More Than Trigger Foods: 6 Common Causes of Heartburn
06. 02. 2017
Heartburn is one of the most common types of digestive symptoms. Nearly everyone has experienced heartburn at some point in his or her lifetime, and an estimated 20 to 30 percent of the adult population experiences it on a weekly basis.
When heartburn develops, we often try to trace it back to the foods we’ve eaten. Common trigger foods such as tomatoes, onions, citrus, garlic, and tomatoes can sometimes be the culprit behind our painful digestives symptoms, but diet isn’t always to blame. Take a look at some other heartburn triggers that can contribute to acid reflux.
When it comes to heartburn, it isn’t just what you eat that matters, it’s how you eat. Eating too much or too quickly can cause the stomach to become distended and places pressure on the lower esophageal sphincter (LES), the muscle that prevents stomach acid from reaching the esophagus. Consuming smaller portions and taking your time while eating can prevent this from occurring.
Lying down after eating
Taking a nap or kicking back in your favorite recliner after meals could be the reason you experience heartburn. Lying down with a full stomach allows digestive acid to flow easily into the esophagus and cause that burning sensation known as heartburn. Try to allow food two to three hours to digest before lying down, and avoid late-night snacking before bedtime.
Some medications – including antibiotics, bone-strengthening drugs and iron supplements – can actually contribute to the occurrence of heartburn. If you suspect that your daily medications are responsible for your digestive symptoms, discuss these concerns with your doctor. Never make changes to your drug regimen without your doctor’s approval.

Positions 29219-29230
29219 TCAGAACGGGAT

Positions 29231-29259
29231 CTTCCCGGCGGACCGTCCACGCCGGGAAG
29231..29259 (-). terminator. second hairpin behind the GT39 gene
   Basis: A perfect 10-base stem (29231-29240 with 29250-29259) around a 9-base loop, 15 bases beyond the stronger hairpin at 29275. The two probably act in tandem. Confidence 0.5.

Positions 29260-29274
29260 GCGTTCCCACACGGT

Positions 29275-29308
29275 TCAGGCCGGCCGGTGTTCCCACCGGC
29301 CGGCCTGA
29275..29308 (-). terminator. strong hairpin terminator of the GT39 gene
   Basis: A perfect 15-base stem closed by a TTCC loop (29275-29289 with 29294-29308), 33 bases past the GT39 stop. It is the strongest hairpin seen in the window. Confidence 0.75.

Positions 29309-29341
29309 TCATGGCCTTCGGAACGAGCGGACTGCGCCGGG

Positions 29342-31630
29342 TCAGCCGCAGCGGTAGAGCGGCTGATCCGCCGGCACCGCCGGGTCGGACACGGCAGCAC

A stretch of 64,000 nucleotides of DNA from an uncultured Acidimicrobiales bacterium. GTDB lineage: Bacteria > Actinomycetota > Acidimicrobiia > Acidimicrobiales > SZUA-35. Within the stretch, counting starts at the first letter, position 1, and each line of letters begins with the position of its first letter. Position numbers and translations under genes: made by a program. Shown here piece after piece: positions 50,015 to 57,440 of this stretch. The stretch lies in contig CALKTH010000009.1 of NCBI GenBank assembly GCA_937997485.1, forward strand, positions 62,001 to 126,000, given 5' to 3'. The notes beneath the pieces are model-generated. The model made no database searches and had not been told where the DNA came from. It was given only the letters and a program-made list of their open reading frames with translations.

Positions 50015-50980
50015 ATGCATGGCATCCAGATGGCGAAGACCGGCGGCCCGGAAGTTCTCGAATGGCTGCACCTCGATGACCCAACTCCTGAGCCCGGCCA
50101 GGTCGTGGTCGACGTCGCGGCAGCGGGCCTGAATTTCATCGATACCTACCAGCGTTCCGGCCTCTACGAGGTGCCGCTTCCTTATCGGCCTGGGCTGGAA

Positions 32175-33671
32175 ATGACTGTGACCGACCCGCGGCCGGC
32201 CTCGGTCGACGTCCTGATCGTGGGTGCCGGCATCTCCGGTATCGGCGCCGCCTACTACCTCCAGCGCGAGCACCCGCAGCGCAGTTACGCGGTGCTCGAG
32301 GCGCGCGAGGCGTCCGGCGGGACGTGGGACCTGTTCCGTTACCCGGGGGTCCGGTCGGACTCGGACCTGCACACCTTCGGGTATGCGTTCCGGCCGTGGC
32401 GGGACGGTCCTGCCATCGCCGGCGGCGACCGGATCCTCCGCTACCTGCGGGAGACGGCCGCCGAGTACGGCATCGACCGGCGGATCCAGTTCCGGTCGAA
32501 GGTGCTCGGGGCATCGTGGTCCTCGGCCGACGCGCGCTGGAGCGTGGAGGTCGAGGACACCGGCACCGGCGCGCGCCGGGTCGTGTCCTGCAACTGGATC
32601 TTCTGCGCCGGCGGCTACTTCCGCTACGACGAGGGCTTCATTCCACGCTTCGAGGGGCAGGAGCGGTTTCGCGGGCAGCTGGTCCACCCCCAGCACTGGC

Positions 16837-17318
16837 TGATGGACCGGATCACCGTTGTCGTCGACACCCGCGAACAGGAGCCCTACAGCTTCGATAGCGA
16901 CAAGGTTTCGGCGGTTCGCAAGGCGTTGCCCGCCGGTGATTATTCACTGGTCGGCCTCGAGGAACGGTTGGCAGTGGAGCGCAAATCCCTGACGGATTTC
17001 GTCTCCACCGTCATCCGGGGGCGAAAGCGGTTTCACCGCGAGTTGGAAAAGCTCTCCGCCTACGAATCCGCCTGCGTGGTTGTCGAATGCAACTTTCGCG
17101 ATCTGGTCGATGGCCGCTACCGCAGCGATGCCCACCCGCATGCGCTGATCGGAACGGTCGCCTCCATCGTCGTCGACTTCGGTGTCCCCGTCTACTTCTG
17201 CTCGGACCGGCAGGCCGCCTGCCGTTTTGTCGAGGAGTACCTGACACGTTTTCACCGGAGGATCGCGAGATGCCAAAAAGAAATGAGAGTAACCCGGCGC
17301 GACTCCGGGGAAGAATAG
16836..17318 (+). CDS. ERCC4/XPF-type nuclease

The latest fashion trends may look great in the mirror, but they don’t always agree with your digestive system. Tight-fitting clothing places pressure on the midsection and promotes acid reflux. Try to avoid snug waistbands, constricting shapewear and cinch belts.
Increased hormone levels and crowded digestive organs are two reasons that heartburn affects more than half of all pregnant women. While pregnancy-related heartburn can be severe, it rarely causes complications and usually dissipates after the baby is born. Talk to your OB/GYN about heartburn treatments and remedies that are safe to use during pregnancy.
Smoking relaxes the LES, reduces saliva production and increases acidity in the stomach, all of which can contribute to severe heartburn. Talk to your doctor about techniques and treatments to help you quit smoking, or visit smokefree.gov for cessation programs and support. Giving up cigarettes won’t just improve your overall health; it could eliminate your digestive issues.